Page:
As I’ve been exploring on here recently, though, the reality is much more complex. Rape play is not the antithesis of rape simply by virtue of consent being involved, both because (a) it still fetishizes and draws from the idea of rape and non-consent and (b) within any given rape play scene, the line between consent and non-consent can become microscopically thin. For those of us who are prone to sinking into submissive headspace or other states of consciousness during play (which make it very difficult to discern what we do and do not want), the idea of proclaiming enthusiastic consent during the entire duration of the scene just doesn’t resonate. It’s not always as simple as safewords, and it requires communication and awareness of the ways in which things can shift during a scene, not hard-and-fast rules.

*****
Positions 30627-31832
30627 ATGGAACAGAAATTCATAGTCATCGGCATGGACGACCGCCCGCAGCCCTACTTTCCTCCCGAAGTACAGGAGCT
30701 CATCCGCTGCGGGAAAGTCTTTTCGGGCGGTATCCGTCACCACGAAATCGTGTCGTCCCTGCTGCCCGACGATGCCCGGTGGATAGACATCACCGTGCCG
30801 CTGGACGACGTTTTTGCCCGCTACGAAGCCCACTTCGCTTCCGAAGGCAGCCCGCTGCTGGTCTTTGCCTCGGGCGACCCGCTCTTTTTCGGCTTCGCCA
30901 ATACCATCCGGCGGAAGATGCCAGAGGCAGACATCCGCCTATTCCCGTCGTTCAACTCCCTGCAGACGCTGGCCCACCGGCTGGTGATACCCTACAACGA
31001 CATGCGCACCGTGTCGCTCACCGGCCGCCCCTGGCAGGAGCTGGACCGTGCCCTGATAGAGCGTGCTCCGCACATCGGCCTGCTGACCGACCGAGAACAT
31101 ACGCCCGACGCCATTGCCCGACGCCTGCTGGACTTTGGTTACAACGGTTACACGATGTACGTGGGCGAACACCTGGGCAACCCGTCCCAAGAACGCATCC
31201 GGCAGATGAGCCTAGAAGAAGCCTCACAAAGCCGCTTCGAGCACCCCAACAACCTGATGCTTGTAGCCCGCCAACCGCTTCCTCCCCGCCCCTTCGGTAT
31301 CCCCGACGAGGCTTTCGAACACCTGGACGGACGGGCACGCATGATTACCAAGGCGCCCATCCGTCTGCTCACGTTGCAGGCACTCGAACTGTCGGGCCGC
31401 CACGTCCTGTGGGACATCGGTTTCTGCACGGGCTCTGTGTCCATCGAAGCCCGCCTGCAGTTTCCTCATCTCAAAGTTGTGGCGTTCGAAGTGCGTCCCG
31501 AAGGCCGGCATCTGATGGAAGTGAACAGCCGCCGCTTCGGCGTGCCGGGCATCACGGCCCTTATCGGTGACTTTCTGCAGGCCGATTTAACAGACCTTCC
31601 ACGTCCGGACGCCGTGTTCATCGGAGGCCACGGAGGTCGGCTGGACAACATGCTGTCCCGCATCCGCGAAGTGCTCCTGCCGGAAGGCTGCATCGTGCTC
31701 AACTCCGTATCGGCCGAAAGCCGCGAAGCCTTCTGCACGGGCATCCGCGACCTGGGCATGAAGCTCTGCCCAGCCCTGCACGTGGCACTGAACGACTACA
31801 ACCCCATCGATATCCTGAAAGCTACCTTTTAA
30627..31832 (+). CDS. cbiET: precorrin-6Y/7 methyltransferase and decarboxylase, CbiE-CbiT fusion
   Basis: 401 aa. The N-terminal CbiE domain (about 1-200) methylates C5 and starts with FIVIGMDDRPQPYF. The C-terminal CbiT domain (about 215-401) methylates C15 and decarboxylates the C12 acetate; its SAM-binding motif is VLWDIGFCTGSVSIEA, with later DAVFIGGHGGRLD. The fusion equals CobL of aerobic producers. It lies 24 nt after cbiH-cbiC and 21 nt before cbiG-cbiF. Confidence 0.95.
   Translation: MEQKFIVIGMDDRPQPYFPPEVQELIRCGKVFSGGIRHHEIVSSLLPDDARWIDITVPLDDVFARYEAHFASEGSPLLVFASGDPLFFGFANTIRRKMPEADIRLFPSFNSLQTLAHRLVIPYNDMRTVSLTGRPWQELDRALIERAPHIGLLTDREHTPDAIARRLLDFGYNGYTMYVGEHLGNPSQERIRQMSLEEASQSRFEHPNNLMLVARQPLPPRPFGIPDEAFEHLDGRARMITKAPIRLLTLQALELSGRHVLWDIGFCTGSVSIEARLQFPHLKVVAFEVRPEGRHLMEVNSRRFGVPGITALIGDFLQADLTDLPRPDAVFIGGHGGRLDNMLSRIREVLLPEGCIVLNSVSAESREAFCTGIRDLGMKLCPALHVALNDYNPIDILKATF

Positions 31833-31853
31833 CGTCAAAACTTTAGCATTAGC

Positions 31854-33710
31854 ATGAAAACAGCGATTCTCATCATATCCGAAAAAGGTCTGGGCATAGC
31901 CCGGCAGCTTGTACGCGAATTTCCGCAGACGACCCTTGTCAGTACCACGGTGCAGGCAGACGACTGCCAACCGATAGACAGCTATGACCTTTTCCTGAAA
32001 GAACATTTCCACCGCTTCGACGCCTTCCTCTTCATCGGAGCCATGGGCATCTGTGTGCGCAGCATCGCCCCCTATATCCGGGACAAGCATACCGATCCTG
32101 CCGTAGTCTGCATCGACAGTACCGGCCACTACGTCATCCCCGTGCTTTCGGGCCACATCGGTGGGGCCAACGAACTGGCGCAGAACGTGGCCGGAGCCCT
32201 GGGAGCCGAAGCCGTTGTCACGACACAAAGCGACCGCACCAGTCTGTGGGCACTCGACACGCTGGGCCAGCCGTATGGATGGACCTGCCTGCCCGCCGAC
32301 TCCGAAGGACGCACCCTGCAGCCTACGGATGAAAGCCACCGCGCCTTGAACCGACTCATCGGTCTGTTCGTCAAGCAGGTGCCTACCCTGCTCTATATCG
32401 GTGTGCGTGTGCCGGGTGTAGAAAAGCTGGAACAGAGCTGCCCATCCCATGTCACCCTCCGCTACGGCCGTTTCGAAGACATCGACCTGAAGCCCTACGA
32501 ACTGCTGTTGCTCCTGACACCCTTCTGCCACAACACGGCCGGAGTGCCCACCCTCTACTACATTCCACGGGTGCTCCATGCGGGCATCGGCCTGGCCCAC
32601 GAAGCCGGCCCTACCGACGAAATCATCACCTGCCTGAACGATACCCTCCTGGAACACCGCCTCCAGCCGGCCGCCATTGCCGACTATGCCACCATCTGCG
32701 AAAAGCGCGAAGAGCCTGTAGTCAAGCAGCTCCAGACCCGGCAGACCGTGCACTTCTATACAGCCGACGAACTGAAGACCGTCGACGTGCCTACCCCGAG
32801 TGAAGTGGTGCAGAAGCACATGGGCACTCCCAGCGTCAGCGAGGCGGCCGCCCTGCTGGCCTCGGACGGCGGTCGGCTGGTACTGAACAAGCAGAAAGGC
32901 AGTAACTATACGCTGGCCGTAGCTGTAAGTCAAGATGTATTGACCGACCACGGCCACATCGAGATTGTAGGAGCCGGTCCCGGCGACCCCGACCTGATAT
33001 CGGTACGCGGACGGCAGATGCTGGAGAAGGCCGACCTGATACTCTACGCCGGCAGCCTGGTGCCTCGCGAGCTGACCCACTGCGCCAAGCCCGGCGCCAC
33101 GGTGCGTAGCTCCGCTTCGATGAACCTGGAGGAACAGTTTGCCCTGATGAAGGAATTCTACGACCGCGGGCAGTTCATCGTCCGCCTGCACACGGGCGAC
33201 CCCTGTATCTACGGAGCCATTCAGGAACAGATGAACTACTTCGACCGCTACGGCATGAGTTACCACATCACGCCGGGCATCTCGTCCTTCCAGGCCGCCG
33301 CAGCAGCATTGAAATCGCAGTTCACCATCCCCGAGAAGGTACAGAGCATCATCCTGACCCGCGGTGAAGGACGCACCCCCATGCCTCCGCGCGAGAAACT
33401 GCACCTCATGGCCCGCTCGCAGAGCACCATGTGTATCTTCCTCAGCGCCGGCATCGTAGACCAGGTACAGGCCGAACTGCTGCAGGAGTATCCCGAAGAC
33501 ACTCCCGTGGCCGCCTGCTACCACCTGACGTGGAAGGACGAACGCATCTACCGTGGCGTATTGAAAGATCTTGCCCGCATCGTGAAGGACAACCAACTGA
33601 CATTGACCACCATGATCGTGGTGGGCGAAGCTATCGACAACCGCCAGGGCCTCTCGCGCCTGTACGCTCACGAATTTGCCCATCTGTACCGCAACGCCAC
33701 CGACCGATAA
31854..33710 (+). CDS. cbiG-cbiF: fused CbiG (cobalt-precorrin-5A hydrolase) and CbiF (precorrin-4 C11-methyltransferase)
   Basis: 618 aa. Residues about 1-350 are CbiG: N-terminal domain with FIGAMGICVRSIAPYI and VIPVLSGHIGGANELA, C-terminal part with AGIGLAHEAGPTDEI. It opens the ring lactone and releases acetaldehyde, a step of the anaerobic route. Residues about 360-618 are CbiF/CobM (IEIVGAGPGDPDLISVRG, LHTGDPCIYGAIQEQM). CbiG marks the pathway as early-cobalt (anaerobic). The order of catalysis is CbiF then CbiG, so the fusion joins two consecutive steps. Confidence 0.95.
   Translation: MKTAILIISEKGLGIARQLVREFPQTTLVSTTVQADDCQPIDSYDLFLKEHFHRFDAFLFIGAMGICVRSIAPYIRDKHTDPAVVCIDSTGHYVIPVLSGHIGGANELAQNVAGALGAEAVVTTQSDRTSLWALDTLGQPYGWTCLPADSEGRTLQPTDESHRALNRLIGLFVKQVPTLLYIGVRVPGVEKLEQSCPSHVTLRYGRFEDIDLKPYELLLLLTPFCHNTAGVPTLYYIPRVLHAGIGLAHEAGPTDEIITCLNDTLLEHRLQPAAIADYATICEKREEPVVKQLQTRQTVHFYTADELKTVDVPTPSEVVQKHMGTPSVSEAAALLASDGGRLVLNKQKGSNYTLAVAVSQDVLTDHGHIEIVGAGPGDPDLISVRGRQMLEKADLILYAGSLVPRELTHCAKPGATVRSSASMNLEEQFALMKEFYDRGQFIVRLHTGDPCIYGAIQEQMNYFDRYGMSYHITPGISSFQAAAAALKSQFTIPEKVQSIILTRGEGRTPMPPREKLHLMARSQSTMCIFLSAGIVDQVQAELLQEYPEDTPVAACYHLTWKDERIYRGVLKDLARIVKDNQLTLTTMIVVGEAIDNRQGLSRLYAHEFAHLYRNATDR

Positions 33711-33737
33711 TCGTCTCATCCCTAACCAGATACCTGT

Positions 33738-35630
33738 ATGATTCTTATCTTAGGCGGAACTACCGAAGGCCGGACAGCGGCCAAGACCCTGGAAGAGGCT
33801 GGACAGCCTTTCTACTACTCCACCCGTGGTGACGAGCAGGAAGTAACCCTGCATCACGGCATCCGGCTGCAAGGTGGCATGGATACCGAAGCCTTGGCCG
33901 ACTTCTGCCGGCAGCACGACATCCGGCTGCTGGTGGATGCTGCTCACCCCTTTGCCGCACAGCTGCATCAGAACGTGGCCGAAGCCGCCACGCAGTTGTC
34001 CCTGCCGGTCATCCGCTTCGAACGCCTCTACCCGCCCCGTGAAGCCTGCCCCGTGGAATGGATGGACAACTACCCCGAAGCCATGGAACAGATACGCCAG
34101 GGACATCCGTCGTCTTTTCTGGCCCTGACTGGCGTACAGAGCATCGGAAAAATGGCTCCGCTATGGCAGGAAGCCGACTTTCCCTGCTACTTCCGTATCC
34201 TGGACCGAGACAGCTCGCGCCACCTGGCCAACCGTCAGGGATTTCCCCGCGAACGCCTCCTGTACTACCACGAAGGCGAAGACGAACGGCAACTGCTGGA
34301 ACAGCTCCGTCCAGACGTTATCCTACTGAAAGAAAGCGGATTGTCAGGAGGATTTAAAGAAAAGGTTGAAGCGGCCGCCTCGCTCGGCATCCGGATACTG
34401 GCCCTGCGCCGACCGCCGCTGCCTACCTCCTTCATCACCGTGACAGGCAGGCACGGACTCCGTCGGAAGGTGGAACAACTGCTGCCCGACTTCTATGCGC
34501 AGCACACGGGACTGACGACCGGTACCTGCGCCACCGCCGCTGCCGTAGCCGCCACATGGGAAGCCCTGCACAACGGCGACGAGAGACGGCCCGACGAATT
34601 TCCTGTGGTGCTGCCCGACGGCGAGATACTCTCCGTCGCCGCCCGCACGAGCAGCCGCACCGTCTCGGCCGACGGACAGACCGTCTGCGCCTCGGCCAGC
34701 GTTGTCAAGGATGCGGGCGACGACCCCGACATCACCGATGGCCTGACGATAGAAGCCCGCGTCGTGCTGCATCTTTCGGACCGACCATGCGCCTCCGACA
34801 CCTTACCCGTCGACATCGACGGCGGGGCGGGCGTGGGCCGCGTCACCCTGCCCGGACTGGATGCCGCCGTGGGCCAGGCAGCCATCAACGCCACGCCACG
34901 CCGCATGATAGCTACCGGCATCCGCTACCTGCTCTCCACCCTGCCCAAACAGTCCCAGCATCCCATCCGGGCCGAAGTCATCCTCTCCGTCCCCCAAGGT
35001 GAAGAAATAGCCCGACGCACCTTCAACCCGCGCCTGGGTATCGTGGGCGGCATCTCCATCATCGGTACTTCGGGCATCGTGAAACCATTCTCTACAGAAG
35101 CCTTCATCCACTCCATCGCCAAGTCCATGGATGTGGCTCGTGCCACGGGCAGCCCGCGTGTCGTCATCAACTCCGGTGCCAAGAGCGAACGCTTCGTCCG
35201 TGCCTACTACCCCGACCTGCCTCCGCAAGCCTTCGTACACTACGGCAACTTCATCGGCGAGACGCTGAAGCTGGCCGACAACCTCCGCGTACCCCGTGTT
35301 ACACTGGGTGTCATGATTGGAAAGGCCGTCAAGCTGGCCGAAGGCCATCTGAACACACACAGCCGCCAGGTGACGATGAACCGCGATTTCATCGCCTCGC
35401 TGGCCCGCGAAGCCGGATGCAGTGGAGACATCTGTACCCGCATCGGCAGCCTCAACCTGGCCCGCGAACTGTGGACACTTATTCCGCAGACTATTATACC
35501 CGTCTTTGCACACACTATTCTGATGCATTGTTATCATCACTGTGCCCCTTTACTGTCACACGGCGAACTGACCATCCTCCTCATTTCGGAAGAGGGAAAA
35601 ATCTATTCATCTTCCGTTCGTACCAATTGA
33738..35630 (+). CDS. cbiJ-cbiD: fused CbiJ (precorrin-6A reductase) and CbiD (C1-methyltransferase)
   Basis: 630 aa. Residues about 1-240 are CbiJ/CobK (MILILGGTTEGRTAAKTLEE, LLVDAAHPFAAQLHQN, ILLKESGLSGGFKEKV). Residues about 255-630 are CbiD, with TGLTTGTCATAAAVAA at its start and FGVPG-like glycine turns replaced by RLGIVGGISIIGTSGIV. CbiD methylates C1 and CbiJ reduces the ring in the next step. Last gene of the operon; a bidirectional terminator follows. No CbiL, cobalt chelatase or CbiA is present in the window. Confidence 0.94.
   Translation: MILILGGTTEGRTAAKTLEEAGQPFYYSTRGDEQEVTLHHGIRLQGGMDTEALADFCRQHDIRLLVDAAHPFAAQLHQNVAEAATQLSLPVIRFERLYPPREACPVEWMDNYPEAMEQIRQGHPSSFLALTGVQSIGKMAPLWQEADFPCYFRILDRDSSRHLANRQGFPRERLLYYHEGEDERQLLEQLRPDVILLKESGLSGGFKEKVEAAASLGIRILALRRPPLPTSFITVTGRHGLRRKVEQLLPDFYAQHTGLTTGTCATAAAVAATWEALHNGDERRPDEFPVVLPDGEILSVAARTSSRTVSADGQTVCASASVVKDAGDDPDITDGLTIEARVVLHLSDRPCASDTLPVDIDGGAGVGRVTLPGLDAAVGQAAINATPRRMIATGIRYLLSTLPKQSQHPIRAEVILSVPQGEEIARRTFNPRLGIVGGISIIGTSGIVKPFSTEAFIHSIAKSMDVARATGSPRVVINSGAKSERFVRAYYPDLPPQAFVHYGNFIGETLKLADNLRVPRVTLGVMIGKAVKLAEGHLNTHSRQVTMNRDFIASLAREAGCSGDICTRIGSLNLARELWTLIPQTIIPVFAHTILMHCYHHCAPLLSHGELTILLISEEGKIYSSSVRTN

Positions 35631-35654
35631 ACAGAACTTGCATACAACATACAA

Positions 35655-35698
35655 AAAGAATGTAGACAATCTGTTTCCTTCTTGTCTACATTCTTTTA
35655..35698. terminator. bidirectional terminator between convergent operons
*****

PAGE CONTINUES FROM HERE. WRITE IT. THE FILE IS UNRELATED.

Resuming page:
Shifting gears a little: having absolved BDSM of the blame for creating rape culture, Fowles spends the latter half of the essay attributing it instead to the supposed increase in rape imagery in mainstream porn. (An assertion that might be true, but that is not backed up in the essay by any facts or studies.) She writes:
No longer reserved for an informed, invested viewer who carefully sought it out after a trip to a fetish bookstore, BDSM is represented in every porn portal on the Internet . . . . This kind of constant, unrestrained availability trains viewers who don’t have a BDSM cultural awareness, investment or education to believe that what women want is to be coerced and, in some cases, forced into acts they don’t consent to. . . . the imagery’s constant, instant availability makes rape and sex one and the same for the mainstream viewer.